# Compactness of the $K \subset C[0,1]$

Let's consider the following function space $$K = \{ f \in C[0, 1] | \int_{0}^{t}{|f(s)| dt} \leq t^{4}, \forall t \in [0,1] \}$$

I would like to establish, whether this space is compact or not. Since we'are working at $C[0,1]$ it can be done more or less straighforward, for example, applying Arzela-Ascoli theorem, which states that:

$K \subset C[0,1]$ is a compact subspace iff $K$ is closed, bounded and equicontinuous, i.e. $\forall \epsilon >0, \exists \delta>0, \forall x,y$ so that $|x-y| < \delta$, $|f(x)-f(y)| < \epsilon$ $\forall f \in K$

Well, despite, i got some troubles with straightforward check. Are there any hints the might help? Or maybe, is there a different approach to the given problem?

Any help would be much appreciated.

• what is you distance over $C[0,1]$ ? – Sebastien Nov 29 '15 at 12:56
• You're speaking about Arzela-Ascoli so I guess that it's the uniform distance. – Sebastien Nov 29 '15 at 12:57
• @Sebastien Well, it matters much, for instance, let's consider $C[0, 1]$ equipped with a uniform norm, i. e. $|| f ||_{\infty} = \sup_{x \in [0, 1]} {|f(x)|}$ – hyperkahler Nov 29 '15 at 12:58

The function $4t^3$ satisfies $$\int_0^t |4t^3| ds = t^4$$ for all $t$. Thus $$L = \{ f\in C[0,1] : |f(t)| \le 4t^3 \}$$ is a subset of $K$. While in this $L$ there is a canonical family which is not equicontinuous, which is $$\{ 4t^3, 4t^4, 4t^5, \cdots\}.$$ Thus $K$ is also non-compact.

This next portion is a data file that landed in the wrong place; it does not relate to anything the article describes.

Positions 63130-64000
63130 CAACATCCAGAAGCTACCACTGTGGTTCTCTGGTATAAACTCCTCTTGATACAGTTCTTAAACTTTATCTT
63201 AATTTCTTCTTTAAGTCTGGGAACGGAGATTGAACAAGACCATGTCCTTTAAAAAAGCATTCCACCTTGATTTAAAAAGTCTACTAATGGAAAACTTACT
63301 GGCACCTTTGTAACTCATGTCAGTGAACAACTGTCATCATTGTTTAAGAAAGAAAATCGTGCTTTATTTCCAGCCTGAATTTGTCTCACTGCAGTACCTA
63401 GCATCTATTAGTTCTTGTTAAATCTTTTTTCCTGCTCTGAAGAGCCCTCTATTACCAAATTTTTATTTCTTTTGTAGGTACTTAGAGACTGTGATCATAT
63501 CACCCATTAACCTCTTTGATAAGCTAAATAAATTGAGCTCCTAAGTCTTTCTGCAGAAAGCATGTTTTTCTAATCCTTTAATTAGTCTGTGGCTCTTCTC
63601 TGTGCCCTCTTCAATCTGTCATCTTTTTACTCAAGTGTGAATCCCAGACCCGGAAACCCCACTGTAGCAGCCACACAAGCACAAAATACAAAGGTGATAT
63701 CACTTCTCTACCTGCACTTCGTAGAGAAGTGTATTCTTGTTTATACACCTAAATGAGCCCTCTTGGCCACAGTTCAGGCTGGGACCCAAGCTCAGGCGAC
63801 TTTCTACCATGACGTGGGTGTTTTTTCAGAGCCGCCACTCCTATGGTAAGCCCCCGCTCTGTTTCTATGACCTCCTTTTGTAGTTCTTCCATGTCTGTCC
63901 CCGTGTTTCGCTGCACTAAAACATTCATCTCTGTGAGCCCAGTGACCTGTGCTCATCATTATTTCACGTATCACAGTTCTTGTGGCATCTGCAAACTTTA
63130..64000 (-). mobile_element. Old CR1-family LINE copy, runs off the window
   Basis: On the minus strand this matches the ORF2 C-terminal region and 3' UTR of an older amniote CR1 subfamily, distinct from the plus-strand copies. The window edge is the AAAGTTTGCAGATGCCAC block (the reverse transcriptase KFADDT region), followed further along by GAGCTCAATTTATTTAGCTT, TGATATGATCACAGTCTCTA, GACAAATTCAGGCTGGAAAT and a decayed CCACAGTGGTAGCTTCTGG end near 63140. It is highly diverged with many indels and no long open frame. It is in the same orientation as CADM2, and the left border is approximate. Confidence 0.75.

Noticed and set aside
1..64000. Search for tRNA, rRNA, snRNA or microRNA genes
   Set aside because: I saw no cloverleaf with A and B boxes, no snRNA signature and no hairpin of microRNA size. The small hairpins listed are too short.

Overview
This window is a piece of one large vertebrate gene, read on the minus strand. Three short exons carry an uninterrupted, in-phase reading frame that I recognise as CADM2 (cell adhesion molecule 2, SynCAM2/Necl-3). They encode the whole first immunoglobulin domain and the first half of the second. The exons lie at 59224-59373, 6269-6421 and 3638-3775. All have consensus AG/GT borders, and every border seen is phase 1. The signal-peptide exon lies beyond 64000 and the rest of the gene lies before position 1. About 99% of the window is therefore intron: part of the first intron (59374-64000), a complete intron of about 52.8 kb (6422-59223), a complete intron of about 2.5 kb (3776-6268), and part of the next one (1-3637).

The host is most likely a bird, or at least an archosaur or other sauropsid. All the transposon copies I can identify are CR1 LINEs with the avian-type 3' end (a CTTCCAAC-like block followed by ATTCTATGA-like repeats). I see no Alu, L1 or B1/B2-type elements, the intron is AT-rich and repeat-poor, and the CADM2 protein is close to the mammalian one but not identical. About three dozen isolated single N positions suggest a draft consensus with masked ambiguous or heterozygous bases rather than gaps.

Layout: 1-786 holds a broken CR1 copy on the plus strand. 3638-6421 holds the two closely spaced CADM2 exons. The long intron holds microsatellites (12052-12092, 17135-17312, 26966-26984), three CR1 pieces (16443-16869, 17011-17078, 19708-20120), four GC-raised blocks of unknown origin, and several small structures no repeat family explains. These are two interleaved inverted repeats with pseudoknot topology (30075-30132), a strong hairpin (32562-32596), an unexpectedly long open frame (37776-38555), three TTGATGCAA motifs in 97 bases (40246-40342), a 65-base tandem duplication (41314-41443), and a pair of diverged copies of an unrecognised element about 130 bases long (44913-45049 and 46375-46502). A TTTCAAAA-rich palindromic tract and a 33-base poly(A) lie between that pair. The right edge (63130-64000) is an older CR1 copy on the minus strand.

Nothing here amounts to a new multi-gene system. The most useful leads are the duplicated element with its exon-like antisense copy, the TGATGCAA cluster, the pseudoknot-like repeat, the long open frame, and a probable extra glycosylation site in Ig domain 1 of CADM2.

• Well, how did you manage to derive that $L$ is as big as the underlying set? Anyway, it seems to be that for any polynomial bound the situation would not change. – hyperkahler Nov 29 '15 at 13:49
• @Arteom : The term big here should be interpreted vaguely. That could be make precise by writing down some isometric embedding to $K$, but we don't need that. Note that it is easy to write down a sequence of functions in $L$ which converge pointwisely to a discontinuous function. – user99914 Nov 29 '15 at 13:54
• Well, i wonder, whether $L$ is a subset of $K$. For example. let $t=\frac{2}{3}$, then $\int_{0}^{\frac{2}{3}}{f(s)ds} \leq {(\frac{2}{3})}^{4}$, which clearly doesn't hold for any $||f||_{\infty} \leq 1$ on $x \in [\frac{1}{2}; \frac{2}{3}]$. – hyperkahler Dec 1 '15 at 19:42
• Well, also, it's possible to take the sequence $nt^{n-1}$, $n \geq 4$ and it will also work, since it's not bounded in uniform norm. – hyperkahler Dec 9 '15 at 21:20